Recently, we made such a trip in the RV once again when we realized on a Thursday evening that the weekend weather was going to be beautiful and would be a nice time to go out. All of the regular state parks that we visit were already booked, so we decided to check out a “new-to-us” state park in the RV for the first time. We had discussed camping at this particular state park for the past couple of years, wanting to pick a good time to visit. This was actually a perfect time to make that trip, so off we went.
Lake Colorado City State Park is a state recreation area on the banks of Lake Colorado City. Unfortunately, the drought of 2011 brought the lake level down, as it did so many lakes in this part of the state, and RV camping is less popular here than most state parks now for that reason. The park sits only ten miles from I-20, a very busy interstate, so I’ve found it a bit odd that more RV travelers don’t check it out for an overnight stay. Overnight RV sites in the nearby Permian Basin area are practically impossible to find these days due to the oil boom there, which would only seem to potentially increase some RV traffic here. After visiting the park, there are probably more RV campers than advance reservations would suggest, with many probably just pulling in without a reservation, since they are not needed right now for the most part.
We made a quick trip in the car to check out the RV sites back in February, and we were pleasantly surprised at how nice this RV park was. Of course, the trees are primarily mesquite trees and are lower profile for the most part, so spending time at this park in the heat of summer would not be something we would do unless the weather was cooler than normal.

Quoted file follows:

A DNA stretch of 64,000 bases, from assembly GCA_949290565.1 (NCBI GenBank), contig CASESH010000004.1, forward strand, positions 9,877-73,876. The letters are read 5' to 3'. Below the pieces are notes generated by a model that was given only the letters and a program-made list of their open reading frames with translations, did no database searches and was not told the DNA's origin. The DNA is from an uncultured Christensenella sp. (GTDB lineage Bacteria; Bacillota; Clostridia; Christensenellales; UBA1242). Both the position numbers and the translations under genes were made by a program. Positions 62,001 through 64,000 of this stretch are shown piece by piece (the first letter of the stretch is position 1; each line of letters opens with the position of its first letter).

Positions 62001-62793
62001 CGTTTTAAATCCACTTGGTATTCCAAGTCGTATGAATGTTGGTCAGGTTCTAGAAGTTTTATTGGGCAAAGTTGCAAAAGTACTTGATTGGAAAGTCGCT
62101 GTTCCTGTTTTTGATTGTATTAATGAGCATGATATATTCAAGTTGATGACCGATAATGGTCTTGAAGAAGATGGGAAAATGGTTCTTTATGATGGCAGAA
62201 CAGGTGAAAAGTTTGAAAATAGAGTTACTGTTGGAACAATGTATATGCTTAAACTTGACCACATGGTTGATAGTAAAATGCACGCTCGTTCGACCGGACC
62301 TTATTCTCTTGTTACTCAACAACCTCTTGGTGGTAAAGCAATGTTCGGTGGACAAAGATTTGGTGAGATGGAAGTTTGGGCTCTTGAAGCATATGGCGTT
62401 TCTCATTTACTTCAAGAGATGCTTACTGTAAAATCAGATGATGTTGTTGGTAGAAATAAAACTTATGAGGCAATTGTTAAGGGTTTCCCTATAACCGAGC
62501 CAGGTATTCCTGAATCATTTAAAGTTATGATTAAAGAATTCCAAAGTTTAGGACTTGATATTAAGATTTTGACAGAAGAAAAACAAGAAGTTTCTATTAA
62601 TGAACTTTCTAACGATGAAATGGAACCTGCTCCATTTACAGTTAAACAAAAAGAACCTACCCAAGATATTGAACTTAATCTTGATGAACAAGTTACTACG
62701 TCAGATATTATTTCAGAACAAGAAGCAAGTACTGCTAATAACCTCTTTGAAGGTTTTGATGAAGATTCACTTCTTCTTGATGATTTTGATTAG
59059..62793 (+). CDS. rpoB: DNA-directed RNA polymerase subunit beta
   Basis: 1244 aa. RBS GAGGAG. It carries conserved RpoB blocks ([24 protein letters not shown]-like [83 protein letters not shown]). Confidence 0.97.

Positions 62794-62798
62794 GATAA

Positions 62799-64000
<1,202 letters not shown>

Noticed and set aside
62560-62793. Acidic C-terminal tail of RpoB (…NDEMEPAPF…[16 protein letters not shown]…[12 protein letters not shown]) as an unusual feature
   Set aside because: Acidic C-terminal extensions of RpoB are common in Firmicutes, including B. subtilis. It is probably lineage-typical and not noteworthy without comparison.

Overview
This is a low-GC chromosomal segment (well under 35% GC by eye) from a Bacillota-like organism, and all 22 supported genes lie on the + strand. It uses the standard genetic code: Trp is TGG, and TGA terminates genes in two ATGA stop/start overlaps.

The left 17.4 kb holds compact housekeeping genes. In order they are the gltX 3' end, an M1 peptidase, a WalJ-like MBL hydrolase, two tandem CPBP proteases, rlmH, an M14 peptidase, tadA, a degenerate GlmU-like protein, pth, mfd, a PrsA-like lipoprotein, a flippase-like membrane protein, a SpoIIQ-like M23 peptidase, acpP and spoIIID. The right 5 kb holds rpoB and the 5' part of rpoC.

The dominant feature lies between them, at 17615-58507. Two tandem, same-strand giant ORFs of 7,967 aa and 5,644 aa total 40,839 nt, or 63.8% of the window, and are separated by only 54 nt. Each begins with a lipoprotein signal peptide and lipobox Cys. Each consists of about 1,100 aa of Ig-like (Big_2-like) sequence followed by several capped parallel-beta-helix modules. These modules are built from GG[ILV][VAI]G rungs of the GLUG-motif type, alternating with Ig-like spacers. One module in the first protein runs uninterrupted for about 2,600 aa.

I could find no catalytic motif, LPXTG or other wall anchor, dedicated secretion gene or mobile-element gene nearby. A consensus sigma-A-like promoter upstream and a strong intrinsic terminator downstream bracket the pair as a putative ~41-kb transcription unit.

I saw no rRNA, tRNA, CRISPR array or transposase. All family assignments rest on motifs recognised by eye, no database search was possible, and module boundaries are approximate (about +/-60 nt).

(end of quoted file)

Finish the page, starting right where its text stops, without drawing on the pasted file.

The weather was quite beautiful while we were there on this most recent trip in the RV. The entire area was so wonderfully green, and wildflowers were everywhere, putting on a nice show for us all over the park. We even saw a few patches of bluebonnets, which was quite unexpected.
Here is my “Top Ten List” for reasons to camp at Lake Colorado City State Park right now, not in any particular order. Make a special note of #10, since this is a nice option that is unique to this park from what we’ve seen.
1. We would most definitely drive ten miles from the interstate to overnight camp here if we were traveling. Most commercial RV parks in this general area honestly leave a lot to be desired while this one is quite nice with good spacing between sites. Some sites are back-in and some are pull-through. We had a water and electric pull-through site for $22 per night. All tables have covers, and the sites are mostly level, too. If arriving after office hours, there is a phone number to call to gain admittance, as the park is actually locked after hours. We were given the code to the lock when we checked in, just in case we needed to leave after hours. The park personnel are very friendly, too.